Destruction of the Kakhovka hydroelectric power plant will become the biggest problem in the agriculture of southern Ukraine, said the minister of agrarian policy and food of the country, Mykola Solskyi.
The Russian-held plant has severely weakened following a reported explosion in the early hours on Tuesday 6 June.
The Kakhovka canal supplies water to more than half a million hectares of land, according to Solskyi. The irrigation problem is set to significantly impact agriculture as well as the environmental and social spheres in the south of Ukraine.
©Government of Ukraine
Kakhovka’s reservoir was the source of two irrigation and water supply systems – the Kakhovka system and the North Crimean canal. These systems were built with water levels in mind that could minimise the use of electricity for pumps.
As a result of the destruction, the water level has dropped, meaning that the water does not reach the systems. In order to raise the level, the dam must be rebuilt.
Water supply of 31 irrigation systems of the fields of Dnipropetrovsk, Kherson and Zaporizhzhya regions will be stopped due to the destruction. In 2021’s record harvest, these systems provided irrigation for 584 thousand hectares, of which around 4 million tons of grain and oilseeds worth approximately $1.5 billion were collected.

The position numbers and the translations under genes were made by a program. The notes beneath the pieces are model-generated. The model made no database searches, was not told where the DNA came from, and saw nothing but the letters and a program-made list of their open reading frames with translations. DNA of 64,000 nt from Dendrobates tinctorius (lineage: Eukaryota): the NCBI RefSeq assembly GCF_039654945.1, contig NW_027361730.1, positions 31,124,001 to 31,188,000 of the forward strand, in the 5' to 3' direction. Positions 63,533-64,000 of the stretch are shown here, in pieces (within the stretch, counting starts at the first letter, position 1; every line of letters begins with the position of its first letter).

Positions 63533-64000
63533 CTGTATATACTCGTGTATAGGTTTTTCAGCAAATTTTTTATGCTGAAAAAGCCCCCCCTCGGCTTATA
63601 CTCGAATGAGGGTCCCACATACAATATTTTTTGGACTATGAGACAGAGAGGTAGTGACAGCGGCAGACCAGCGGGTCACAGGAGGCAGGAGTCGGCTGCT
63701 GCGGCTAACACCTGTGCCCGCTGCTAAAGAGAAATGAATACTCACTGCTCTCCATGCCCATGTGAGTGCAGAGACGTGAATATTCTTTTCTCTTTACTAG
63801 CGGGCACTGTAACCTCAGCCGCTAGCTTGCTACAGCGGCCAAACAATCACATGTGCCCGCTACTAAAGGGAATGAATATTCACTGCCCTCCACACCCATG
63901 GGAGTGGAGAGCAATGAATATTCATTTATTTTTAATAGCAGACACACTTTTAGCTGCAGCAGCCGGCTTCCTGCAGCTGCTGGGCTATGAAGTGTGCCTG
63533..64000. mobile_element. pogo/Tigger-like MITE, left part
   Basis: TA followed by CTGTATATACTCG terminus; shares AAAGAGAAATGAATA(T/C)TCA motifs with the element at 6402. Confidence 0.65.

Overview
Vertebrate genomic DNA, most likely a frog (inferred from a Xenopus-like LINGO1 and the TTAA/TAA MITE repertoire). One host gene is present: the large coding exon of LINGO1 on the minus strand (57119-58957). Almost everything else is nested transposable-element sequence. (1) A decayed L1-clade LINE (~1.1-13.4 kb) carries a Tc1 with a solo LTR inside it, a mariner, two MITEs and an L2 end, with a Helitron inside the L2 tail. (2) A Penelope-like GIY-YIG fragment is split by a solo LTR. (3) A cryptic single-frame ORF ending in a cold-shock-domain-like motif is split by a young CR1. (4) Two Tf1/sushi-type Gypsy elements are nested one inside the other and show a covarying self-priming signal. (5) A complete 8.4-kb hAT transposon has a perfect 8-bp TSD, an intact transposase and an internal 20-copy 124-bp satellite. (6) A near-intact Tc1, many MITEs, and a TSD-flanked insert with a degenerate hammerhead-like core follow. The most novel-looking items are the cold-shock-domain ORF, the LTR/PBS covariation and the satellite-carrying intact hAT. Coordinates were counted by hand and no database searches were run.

The ministry of agrarian policy and food of Ukraine predicts the flooding of approximately 10 thousand hectares of agricultural land on the right bank of the Kherson region as a result of the dams destruction.
Land that does not have irrigation systems in place will also suffer, as farmers will no longer have any reason to cultivate it, Solskyi. The main and most stable income the farmers received was said to be from the harvests on the fields that had irrigation systems in place.
Solskyi commented: “The consequences of irrigation termination are much more serious. Not just half a million hectares, but a million and a half hectares will not be used to their full potential. It will take 3 to 5 to 7 years to restore the irrigation. And this should be a priority. This is not only an agricultural and environmental issue, but also a social one. Farmers maintain social life in the surrounding villages, pay taxes, pay rent to landlords, who are mostly elderly people, for their shares.”
The ministry stated that ingress and death of freshwater fish and other biological resources in the salt waters of the Black Sea will also prove to be problematic.
Although neither Russia nor Ukraine have claimed responsibility for the destruction, many major news outlets including Reuters and The Guardian have reported that Ukraine’s security service intercepted a telephone call proving a Russian “sabotage group” blew up the Kakhovka hydroelectric station and dam –though the outlets note that they have not independently verified the recording.
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